Moving to ABSS will require a change of culture in our operating theatres – the ritual of the surgical scrub is one which many instrument nurses may be somewhat reluctant to give up – that five minutes or so at the sink was good thinking time when you could gather your thoughts and prepare yourself mentally for the procedure ahead. Replacing that with a 90 second rub with alcohol based product will not come easy to some! For the surgeons too, it is a big change, although having witnessed some surgeons undertake what passes for a surgical scrub by a momentary waving of hands under running water, an application of alcohol will at least kill a few bugs!

Alcohol based surgical scrub

Alcohol based surgical scrub

Many of you have perhaps already been involved in trialling the variety of ABSS products that medical companies are now clamouring the sell us. It’s big business for them! What’s important is to ensure that we make choices based on available evidence of the efficacy of the products and not the hard sell and promises of the company reps. There are many different products on the market –some containing differing percentages of alcohol and those that combine alcohol with other antimicrobial products eg chlorhexidine. Which one to choose? Don’t be afraid to ask the reps for research evidence to back up their claims, but it’s also important to do your own independent research – there is plenty out there and World Health Organisation has some good resources too.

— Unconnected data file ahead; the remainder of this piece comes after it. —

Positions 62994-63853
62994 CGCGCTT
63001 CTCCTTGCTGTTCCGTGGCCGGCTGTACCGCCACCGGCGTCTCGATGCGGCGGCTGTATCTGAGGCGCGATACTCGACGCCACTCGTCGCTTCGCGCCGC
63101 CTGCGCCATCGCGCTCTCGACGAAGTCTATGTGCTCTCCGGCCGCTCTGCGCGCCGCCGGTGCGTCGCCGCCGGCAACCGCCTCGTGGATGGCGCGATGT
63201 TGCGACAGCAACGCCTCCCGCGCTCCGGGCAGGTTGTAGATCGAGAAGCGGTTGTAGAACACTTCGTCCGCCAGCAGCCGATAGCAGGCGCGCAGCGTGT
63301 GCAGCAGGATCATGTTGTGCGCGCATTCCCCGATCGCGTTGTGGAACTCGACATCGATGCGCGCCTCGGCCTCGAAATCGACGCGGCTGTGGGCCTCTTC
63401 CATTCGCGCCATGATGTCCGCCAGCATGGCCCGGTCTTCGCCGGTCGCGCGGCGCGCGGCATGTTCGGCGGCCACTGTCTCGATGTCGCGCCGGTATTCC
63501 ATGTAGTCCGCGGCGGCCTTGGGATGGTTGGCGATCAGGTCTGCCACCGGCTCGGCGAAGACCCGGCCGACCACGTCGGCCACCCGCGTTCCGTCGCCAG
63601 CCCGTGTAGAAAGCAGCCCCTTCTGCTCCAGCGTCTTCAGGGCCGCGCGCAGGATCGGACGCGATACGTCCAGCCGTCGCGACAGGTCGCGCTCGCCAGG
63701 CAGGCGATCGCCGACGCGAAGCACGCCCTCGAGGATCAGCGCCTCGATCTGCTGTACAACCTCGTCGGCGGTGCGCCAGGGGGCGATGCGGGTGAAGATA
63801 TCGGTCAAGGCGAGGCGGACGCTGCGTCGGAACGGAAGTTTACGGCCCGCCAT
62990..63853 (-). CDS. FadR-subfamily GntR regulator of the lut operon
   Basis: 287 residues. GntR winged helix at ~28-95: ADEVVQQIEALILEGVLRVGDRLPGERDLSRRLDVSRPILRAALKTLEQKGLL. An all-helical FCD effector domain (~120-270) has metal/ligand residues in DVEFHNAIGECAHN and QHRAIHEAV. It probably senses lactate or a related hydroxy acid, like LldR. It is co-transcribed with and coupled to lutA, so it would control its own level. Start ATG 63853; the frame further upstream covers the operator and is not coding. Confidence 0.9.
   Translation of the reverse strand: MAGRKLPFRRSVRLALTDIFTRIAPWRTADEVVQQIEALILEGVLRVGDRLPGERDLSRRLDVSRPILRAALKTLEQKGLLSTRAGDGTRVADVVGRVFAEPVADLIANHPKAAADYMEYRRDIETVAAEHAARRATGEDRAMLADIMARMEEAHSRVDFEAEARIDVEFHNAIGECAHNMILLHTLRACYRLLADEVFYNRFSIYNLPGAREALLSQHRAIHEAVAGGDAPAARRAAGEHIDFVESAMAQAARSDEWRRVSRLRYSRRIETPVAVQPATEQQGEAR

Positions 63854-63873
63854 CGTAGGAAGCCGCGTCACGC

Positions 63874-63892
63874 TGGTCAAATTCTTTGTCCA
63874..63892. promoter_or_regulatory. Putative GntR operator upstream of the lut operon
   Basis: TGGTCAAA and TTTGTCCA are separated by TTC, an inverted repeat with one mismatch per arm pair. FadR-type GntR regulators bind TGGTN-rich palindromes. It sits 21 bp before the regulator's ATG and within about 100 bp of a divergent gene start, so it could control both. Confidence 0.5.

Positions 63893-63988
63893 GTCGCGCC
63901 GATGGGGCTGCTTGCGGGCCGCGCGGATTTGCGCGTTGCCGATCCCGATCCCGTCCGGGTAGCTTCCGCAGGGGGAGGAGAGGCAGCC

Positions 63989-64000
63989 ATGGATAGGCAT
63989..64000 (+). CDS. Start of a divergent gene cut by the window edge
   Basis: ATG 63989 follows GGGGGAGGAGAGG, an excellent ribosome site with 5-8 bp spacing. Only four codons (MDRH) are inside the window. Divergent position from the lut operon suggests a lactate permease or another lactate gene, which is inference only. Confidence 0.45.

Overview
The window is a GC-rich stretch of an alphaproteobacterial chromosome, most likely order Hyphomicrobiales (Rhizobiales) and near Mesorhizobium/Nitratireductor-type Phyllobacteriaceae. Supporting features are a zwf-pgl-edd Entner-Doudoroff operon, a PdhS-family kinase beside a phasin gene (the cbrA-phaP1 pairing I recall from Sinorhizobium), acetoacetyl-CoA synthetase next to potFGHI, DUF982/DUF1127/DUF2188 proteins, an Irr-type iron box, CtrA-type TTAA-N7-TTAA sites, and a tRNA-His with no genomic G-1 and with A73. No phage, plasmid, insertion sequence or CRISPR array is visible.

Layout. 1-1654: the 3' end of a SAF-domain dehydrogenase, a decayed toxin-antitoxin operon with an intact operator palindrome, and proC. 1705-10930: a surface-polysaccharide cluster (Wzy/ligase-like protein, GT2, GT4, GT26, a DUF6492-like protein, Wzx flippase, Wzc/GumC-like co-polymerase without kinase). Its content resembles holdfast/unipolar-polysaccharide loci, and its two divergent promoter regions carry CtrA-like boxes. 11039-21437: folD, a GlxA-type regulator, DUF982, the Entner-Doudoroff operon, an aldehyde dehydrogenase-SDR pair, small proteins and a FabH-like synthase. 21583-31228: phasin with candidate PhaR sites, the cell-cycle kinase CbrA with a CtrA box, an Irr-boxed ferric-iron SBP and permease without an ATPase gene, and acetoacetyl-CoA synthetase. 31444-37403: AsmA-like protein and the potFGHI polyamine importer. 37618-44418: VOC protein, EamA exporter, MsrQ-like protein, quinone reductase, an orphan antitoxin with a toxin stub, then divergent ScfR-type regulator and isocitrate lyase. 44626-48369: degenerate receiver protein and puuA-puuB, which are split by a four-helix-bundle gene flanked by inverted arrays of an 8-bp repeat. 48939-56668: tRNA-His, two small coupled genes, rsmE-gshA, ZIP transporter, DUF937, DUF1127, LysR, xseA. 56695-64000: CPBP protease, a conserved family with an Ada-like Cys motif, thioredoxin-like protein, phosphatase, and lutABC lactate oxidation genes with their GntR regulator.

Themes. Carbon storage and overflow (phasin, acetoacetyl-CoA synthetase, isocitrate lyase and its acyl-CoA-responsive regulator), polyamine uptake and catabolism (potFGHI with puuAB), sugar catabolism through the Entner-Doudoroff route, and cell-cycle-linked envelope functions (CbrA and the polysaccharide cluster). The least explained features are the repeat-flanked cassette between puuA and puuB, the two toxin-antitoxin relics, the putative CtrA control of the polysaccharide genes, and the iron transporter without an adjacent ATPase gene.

It seems we have come a full circle in the 150 years since Lister first laid the foundations of infection prevention with the introduction of ABSS in the 21st century. It will become one more strategy we can use to reduce the risk of SSIs that continue to be a cause of morbidity and mortality in our hospitals.
Let us know if you are using ABSS in your workplace and how this new procedure is being received.
Bye for now
Menna